Digging in toward the home stretch...
Since we extended the invitation for others to be part of growing our fruit n farm community by supporting our fencelifting campaign, we had an idea of what we needed ($5,900) to support costs and labor, and to build a long lasting, reliable and sustainable piece of infrastructure that would support the next generation of orchardists and fruit lovers.
With three weeks into our campaign, we are reminded that fence-building, like farming, relies on our ability to respectfully be in relation to the Earth and in relation with people, observe openly and learn before taking action.
What we have recently learned is that contrary to poetic insight, good neighbors do build good fences. Being a pragmatic opportunist, and having spent time building relationships with our farm neighbors, we were able to rally equipment to help with hole digging, and boy did our neighbors crank out 60, 4' holes in just over 3 hours! Wow, we are so grateful to Denny, Dave, and Diane for your willingness to rally, on a glorious October day, and help with our project.
I gazed admiringly down the hole and felt the different soil horizons between my hands (4' is about the depth which you can get a full glimpse of a soil profile - and boy did our Valton silty clay loam series glow in the autumn sunlight), I got to thinking. What if 60 people kicked in $20 each and Rob and I, as your farmers, would dig in and plant 60 fruit trees and shrubs as a way of extending our fruit filled gratitude. We are confident we can reach our goal. Drawing from experiences digging miles of holes in Alaska while doing soil survey work for the NRCS, and having planted ~ 44,000 trees and shrubs so far in my lifetime. What's another 220' of holes, and 20 more trees? What's another $20?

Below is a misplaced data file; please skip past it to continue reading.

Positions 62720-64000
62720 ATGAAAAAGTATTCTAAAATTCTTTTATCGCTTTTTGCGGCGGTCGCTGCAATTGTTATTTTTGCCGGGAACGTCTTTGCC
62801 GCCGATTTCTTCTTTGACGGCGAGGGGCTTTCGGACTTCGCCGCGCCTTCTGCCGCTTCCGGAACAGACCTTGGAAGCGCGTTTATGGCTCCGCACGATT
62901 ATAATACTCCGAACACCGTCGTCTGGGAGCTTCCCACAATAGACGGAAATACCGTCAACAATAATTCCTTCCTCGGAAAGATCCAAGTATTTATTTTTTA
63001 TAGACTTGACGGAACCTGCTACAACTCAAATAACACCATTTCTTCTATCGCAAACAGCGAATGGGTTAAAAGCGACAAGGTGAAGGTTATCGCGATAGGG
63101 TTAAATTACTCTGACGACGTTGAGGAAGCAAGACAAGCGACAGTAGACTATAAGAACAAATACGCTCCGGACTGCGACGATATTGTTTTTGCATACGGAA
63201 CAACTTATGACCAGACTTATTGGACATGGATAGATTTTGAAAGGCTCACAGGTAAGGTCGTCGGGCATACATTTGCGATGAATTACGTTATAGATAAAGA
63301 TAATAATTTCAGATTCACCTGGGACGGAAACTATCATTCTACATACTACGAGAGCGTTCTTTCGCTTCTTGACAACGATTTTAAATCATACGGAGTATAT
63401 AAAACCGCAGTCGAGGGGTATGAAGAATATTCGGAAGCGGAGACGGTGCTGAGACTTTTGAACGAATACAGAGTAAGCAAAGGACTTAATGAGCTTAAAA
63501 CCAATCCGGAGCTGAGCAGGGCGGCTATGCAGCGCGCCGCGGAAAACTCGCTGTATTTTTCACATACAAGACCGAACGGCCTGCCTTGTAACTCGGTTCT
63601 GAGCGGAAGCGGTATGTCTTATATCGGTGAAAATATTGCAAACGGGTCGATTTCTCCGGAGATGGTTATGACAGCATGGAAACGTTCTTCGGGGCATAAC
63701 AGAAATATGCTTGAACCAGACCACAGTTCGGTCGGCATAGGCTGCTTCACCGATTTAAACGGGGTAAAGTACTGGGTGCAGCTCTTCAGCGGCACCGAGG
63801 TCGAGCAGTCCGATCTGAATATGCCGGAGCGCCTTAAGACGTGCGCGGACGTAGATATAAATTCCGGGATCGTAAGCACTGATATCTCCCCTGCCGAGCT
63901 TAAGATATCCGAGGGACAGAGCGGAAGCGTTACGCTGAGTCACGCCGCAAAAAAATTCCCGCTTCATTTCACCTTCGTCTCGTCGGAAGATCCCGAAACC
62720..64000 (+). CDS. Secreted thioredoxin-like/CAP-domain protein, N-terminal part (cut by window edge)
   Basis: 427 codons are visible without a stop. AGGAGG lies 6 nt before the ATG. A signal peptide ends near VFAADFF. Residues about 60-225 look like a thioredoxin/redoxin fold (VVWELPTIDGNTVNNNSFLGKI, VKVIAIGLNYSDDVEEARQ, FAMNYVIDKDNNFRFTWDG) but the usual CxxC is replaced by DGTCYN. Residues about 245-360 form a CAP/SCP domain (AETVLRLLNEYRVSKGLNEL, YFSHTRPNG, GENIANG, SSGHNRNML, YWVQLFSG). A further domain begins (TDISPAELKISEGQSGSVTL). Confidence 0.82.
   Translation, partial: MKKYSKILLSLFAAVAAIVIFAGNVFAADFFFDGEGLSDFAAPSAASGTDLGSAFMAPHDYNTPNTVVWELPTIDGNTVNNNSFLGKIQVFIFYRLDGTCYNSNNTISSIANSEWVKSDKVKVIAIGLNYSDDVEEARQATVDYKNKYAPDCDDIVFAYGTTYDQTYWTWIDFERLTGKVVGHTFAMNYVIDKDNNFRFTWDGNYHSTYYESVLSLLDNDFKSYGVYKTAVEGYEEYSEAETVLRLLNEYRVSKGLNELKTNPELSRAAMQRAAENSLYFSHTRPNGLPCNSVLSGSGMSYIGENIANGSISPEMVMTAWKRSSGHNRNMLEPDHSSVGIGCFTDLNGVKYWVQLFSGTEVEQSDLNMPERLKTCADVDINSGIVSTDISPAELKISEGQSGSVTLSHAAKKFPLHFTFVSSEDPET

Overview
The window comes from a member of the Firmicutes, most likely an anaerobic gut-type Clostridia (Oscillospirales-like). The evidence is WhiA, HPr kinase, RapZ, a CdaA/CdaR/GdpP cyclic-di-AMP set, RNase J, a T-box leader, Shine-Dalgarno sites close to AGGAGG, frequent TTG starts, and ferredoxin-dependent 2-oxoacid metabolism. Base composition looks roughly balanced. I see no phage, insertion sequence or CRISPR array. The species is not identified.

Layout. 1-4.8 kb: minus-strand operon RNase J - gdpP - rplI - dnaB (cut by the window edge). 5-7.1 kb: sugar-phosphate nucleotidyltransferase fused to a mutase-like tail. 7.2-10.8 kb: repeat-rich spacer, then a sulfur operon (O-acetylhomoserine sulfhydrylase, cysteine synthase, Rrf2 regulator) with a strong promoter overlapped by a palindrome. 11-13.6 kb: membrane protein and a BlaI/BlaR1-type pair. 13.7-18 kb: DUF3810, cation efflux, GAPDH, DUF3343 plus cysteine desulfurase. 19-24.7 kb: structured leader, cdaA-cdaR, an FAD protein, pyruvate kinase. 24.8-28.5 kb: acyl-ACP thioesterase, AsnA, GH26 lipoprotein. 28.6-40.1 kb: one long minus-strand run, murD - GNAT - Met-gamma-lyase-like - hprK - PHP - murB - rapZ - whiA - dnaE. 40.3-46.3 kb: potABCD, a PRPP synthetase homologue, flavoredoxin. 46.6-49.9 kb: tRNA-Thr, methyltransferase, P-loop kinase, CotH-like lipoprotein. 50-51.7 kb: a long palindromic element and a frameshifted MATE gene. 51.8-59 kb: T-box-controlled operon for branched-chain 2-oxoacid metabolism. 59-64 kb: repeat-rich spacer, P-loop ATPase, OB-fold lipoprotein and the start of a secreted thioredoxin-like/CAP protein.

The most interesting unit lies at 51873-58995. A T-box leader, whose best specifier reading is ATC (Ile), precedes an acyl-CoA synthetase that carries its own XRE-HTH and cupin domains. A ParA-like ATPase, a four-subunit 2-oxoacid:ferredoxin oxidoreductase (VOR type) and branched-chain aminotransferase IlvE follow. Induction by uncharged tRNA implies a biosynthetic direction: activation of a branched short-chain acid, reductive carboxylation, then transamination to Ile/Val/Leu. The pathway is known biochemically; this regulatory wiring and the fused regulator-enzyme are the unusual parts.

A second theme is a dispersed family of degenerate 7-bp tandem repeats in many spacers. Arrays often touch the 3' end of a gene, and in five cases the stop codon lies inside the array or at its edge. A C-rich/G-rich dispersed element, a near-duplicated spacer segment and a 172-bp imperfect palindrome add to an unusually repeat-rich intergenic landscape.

With just over a week to go the end results are looking to be greater than the sum of its parts (kind of like planting a food forest). We are so grateful to our 57 funders and hundreds of people who have helped with spreading the word, volunteering their time, and offering encouragement along the way. We would be so grateful to welcome in a few new funders and supporters with our campaign. Just think of all that future fruit! Thank you!
Meanwhile, here's a bit of campaign rationale from the back-forty:
We are a small farm, trying to grow food as sustainably as possible, experimenting with new techniques and crops in our region, and seeking to make both our successes and failures available to others as a way to collaboratively advance what we see as the future of farming. At the moment, near-constant grazing by deer, woodchucks, and other animals on our experimental orchards is setting our work back significantly.
While we typically consider financial sustainability essential part of sustainable farming, we also understand that the wider public has an interest in seeing forms of agriculture develop which can sustain the worl'ds population without destroying its soil, atmosphere and genetic integrity. We therefore thought we'd reach out in this instance for help funding a one-time piece of infrastructure that we can't otherwise afford, yet will benefit our farm and community for generations to come.